Ask most people to tell you which industries still use two way radio and you will probably hear lots of answers related to the emergency services or security.
Examples such as police officers on the beat, ambulance crews, security guards and event stewards certainly provide some of the most visible examples of two way radio in use for professional purposes. But the truth is, two way radio remains the communication method of choice across a broad swathe of industries, from manufacturing through to retail.
Reliable, flexible and hard wearing, two way radio has remained relevant through the era of the mobile phone and internet because, amongst other things, it works anywhere without the need for external masts or routers, and it offers superior audio quality for critical communications.
In recent years, two way radio has undergone a significant evolution which has made it more relevant to the needs of industry than ever before. Thanks to digital technology, two way radio now offers much more than just trustworthy mobile voice communication, with advanced functions and data integration features that have turned it into a complete end-to-end communications solution for industry.
In FMCG, two way radio’s flexibility is a key strength. Whatever the area of operation – production, packaging, transportation, warehousing, retail – digital two way radio helps modern businesses boost efficiency and achieve compliance obligations. Let’s take a closer look at some specific examples.
One of the reasons reliable means of wireless communication are so sought after across many industries is to improve management and coordination in the workplace. Right across the FMCG supply chain, from production lines through warehousing to supermarkets, operations are characterised by large teams moving around large facilities either on foot or on vehicles, be it forklifts or delivery trucks. To keep everything working efficiently, you have to have a means of keeping everyone in touch and a way to allocate jobs and coordinate different teams remotely.
Alongside standard voice communication, modern digital two way radio often come with work ticket and dispatch functions. This means that, in warehousing and transport operations, for example, supervisors can keep on top of order allocation even when they are on the move talking with other teams. These features can also be connected to software platforms that provide a central command console to keep tabs on workflow and handle allocation in the most efficient way possible.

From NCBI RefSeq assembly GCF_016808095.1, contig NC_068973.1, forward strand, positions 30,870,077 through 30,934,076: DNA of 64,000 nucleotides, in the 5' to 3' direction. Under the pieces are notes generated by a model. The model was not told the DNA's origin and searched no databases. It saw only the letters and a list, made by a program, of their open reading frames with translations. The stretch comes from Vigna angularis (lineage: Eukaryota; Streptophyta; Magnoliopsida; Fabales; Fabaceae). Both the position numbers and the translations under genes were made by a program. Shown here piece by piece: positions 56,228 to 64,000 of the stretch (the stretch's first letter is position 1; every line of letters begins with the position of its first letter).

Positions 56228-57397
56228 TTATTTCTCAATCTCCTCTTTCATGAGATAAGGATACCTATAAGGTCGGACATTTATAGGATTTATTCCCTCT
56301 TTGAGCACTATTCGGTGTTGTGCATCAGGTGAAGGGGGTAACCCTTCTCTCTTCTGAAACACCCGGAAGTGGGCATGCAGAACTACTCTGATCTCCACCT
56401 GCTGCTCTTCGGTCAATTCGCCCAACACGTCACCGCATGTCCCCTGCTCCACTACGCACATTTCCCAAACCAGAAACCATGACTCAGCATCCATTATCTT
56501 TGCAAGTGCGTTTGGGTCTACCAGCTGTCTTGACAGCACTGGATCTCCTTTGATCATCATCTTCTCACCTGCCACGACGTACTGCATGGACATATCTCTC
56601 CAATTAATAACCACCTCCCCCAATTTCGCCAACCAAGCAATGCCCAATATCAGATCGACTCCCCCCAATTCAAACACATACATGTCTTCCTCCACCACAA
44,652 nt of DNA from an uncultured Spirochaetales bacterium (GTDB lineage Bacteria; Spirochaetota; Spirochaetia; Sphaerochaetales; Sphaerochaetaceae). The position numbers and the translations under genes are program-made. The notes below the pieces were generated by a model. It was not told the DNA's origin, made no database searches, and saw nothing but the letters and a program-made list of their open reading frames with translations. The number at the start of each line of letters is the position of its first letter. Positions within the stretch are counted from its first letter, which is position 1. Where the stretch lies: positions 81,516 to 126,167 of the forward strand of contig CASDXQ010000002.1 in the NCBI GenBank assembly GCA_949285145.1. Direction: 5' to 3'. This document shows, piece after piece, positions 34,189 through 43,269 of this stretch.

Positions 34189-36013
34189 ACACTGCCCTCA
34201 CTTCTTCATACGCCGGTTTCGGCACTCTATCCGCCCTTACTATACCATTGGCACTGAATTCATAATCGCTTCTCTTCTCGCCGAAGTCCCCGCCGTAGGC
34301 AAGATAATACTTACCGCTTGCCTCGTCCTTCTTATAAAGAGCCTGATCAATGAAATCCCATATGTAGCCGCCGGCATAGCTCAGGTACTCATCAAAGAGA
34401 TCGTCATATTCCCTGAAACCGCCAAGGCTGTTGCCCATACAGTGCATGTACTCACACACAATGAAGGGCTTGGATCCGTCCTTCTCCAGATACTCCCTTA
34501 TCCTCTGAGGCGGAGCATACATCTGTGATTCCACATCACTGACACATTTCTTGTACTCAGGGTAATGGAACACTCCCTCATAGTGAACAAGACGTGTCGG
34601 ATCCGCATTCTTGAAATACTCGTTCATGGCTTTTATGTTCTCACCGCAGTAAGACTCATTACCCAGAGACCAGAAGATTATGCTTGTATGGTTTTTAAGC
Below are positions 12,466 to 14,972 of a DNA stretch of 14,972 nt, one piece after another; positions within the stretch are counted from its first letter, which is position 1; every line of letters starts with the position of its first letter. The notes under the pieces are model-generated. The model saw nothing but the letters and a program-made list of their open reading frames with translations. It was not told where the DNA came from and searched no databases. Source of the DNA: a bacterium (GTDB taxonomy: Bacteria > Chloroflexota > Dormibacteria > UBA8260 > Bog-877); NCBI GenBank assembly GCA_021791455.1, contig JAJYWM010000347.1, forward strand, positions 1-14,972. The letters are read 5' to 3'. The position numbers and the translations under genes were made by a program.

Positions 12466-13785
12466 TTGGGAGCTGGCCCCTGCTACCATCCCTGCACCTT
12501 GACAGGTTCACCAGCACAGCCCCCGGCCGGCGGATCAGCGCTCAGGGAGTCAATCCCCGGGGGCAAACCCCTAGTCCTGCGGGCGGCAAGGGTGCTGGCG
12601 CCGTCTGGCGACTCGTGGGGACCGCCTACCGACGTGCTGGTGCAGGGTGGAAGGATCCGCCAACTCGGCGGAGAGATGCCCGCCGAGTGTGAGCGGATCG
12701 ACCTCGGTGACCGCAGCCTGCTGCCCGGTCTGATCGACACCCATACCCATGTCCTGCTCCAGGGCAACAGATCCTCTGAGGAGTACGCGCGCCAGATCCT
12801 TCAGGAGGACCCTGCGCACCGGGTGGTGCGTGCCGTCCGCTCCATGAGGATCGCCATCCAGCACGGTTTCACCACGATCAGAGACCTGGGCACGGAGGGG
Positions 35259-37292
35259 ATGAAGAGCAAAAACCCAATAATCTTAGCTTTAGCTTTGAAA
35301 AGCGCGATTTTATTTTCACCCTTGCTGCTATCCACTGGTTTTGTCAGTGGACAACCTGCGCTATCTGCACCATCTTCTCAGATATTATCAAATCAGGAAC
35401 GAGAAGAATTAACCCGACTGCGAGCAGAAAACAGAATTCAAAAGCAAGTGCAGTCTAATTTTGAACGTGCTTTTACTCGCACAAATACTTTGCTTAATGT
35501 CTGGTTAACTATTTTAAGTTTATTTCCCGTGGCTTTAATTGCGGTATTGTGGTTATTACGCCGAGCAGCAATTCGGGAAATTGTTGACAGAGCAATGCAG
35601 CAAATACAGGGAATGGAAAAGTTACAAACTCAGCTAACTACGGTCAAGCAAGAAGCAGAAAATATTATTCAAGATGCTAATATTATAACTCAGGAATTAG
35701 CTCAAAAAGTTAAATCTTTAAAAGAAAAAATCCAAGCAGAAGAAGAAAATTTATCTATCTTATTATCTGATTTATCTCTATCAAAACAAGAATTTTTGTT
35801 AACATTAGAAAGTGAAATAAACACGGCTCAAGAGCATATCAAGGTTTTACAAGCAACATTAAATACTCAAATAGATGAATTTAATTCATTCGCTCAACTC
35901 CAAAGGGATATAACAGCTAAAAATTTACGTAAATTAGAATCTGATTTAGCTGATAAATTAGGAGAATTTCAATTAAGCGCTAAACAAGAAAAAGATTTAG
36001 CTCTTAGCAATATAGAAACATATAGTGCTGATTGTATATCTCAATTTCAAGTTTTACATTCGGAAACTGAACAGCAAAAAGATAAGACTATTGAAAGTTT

Because of the prevalence of machinery and vehicles across the sector, health and safety compliance is a high priority in FMCG. Packaging conveyors, for example, account for almost a third all workplace accidents in the food and drink industry, while the transport and storage sectors have the third highest injury rate of all UK industries.
Efficient and reliable communication plays a key role in effective health and safety management by means of accident prevention. Digital two way radio solutions also offer a range of advanced features aimed at improving monitoring and responses when accidents do occur. Most modern industrial class models include either an emergency override so an alarm can be raised no matter how busy the airwaves happen to be with other calls, or a one-touch emergency button that triggers a network-wide alarm.
Other common safety features include Man Down, a motion sensor-based alarm system which issues an alert if an operator stops moving or if it detects an unusual movement associated with a fall. Lone Worker uses a timer protocol to monitor staff working in hazardous situations alone, such stacking shelves in a far corner of a warehouse, asking them to check back in with colleagues at fixed intervals.
Machine-to-Machine (M2M) communications is becoming increasingly important as sensor and data-based automation drives the evolution of so-called ‘industry 4.0’. But while artificial intelligence (AI) is becoming increasingly sophisticated to the point where many industrial systems are capable of self-management, it is highly questionable whether this is desirable for any business.
Ultimately, while automation helps to increase efficiency and lower costs, it is people who make the important decisions, e.g. whether to increase or decrease a production run, change order or delivery details, when to run systems maintenance etc.
Industrial IoT works best when there are effective systems in place for machine-to-human communication as well, when the data created by networked equipment (and vehicles) is available to inform decision making. Integration between IoT infrastructure and digital two way radios means this intelligence is available to operatives in real time and decisions can be made on the move, helping to create more agile, proactive operations.
For more information about the latest in two way radio, visit www.brentwoodradios.co.uk.